Excessive use of fuelwood and cutting down of live trees a growing concern in Botswana

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Shea Trees

This winter season has seen the Botswana government decry the excessive use of fuelwood and felling of live trees by some members of the public.

The government’s concern arises from the fact that the indiscriminate felling of live trees is detrimental to the environment and is a direct cause of land degradation.

In an effort to redress what the government has termed ‘a growing concern,’ Botswana’s Department of Forestry and Range Resources reminded the public to comply with the Agricultural Resources Conservation Regulations on the utilisation of veldt products.

This is because the use of firewood in the country is legally regulated. Permits are required in order to harvest it, while the permit issuance is dependent on the availability of fuelwood. Cutting down of live trees for the purposes of fuel wood, however, is prohibited.

Since biomass is the most common source of energy, especially in rural households where people also need it to stay warm, Obuile Morewane, CEO of Bio-Watt Botswana, a local company specialized in producing organic charcoal to discourage deforestation, said the demand for firewood since the outbreak of COVID-19 has encouraged the rise of businesses selling firewood.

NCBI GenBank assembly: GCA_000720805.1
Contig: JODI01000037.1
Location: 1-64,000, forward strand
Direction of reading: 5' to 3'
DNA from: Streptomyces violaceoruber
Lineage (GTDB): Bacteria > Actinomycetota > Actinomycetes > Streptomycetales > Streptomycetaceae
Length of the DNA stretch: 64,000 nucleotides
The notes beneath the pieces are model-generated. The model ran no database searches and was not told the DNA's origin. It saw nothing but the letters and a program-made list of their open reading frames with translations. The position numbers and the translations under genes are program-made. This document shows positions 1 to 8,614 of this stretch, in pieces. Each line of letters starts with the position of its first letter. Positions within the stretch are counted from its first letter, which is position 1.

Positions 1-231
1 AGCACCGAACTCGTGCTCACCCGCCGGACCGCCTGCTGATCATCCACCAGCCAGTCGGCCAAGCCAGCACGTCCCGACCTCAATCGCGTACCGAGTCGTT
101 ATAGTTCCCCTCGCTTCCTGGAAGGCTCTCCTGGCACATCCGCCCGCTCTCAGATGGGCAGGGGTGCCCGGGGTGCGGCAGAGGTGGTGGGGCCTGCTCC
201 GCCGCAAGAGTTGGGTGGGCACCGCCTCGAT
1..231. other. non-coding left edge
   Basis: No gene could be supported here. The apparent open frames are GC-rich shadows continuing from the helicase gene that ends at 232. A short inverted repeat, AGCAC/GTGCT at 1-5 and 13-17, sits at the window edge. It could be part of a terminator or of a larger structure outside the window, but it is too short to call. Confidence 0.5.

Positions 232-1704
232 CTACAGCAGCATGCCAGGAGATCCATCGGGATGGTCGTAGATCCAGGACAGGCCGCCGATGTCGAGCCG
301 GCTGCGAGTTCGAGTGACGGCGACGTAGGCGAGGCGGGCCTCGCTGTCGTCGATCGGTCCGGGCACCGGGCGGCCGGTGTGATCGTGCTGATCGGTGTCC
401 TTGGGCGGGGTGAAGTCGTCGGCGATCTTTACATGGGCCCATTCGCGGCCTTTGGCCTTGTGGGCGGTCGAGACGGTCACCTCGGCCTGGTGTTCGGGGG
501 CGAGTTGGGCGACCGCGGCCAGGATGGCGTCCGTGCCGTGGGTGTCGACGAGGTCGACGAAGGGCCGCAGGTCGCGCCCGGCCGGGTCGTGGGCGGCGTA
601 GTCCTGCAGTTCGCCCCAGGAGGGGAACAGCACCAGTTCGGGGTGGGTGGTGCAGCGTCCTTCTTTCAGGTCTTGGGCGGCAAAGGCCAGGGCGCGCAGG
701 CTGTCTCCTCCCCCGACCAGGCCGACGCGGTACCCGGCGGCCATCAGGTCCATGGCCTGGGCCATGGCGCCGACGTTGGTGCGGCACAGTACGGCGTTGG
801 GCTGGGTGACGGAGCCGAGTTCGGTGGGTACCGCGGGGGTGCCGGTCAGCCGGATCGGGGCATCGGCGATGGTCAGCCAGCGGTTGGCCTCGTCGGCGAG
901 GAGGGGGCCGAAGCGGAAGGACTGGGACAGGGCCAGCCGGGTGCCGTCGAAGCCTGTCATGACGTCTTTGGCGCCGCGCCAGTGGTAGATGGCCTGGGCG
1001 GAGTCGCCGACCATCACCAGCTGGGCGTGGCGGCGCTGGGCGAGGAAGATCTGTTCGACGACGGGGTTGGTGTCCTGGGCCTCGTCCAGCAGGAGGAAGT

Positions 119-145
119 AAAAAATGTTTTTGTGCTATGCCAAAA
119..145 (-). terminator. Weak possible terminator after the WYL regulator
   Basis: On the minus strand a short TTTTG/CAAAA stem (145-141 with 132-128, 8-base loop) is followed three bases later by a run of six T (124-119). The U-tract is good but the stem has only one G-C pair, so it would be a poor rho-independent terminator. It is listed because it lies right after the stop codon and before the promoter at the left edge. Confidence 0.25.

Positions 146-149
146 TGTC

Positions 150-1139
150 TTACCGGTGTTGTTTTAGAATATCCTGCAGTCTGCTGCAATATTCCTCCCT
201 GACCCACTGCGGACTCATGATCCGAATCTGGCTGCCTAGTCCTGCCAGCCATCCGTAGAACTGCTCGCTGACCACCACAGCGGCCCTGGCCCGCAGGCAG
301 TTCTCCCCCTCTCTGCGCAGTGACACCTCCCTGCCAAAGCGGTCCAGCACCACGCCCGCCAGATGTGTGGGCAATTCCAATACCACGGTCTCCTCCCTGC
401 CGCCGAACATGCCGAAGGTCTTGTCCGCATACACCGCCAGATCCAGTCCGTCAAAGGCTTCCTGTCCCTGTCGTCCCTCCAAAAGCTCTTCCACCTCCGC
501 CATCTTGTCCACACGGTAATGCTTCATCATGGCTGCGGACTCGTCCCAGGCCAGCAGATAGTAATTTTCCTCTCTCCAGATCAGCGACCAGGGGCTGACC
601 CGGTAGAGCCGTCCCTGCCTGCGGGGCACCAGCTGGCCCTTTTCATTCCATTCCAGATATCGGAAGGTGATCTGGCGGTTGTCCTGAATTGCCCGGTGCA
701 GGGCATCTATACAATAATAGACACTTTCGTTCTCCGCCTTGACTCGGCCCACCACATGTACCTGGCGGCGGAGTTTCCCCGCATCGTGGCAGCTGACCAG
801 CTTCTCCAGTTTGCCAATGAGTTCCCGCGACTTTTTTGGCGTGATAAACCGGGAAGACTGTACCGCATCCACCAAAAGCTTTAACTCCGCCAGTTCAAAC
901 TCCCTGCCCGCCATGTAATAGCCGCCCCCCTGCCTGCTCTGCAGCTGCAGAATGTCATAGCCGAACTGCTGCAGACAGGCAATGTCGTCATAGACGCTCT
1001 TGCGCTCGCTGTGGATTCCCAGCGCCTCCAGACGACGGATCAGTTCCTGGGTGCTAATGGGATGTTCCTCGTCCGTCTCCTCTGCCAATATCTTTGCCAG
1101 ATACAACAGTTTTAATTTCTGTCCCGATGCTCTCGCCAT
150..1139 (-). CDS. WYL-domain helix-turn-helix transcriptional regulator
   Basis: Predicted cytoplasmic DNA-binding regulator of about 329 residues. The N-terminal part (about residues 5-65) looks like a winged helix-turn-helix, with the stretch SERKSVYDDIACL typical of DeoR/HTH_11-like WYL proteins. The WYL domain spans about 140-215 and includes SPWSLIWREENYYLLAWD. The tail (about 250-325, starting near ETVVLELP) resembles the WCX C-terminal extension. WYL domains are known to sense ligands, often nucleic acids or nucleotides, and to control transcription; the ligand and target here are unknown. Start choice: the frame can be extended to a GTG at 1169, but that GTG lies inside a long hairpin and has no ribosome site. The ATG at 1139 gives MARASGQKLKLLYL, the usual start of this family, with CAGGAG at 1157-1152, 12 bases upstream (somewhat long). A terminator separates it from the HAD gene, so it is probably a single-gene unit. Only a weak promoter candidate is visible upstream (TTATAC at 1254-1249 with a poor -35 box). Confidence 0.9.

The rising demand of firewood is also due to the high cost of electricity, as tariffs have been gradually increasing despite the financial burdens on society because of the COVID-19 pandemic, Morewane said.

“To meet the demand, these guys end up cutting live trees, and leave them to dry. But we all know the dangers of this. The solution is education, and pointing citizens toward the use of renewable energy alternatives,” he said, add that the government should be firm in its implementation of the law in order to ensure sustainable environmental conservation.

What also worries leading environmental scientists like Pauline Dube, an associate professor at the University of Botswana, is that a large population of rural dwellers tend to use firewood for cooking in an enclosed space, thereby exposing themselves to dangerous gases such as carbon monoxide and nitrogen oxide.

The lack of proper cooking facilities has posed a health hazard, she said, stressing the need for cleaner cooking solutions.

“If we opt for the electric stove, we should question how we are going to produce that electricity. We are better off using clean energy rather than coal, as using coal will be just another way of killing ourselves again,” said Dube, who urged the government to consider the hidden environmental costs of using coal, the costs on the health of the population and on sectors such as tourism, and act fast and wisely. Enditem

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